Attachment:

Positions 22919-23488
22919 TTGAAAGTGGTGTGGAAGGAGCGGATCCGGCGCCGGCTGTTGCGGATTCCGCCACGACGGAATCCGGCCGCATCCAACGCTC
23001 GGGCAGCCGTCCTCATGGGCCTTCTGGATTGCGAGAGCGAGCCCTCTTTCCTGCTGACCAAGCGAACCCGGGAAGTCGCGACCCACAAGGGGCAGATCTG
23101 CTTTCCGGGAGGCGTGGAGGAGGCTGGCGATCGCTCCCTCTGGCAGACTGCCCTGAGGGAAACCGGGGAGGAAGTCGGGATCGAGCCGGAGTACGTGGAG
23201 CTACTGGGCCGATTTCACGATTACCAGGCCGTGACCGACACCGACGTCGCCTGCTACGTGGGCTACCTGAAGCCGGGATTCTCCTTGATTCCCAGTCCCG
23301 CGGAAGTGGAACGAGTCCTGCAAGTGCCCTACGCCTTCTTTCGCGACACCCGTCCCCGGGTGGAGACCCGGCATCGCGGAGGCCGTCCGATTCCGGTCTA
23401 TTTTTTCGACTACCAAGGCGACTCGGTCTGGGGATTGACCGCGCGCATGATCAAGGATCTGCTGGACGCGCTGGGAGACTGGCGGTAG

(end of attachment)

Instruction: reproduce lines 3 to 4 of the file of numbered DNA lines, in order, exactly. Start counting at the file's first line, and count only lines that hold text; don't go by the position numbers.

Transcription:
23001 GGGCAGCCGTCCTCATGGGCCTTCTGGATTGCGAGAGCGAGCCCTCTTTCCTGCTGACCAAGCGAACCCGGGAAGTCGCGACCCACAAGGGGCAGATCTG
23101 CTTTCCGGGAGGCGTGGAGGAGGCTGGCGATCGCTCCCTCTGGCAGACTGCCCTGAGGGAAACCGGGGAGGAAGTCGGGATCGAGCCGGAGTACGTGGAG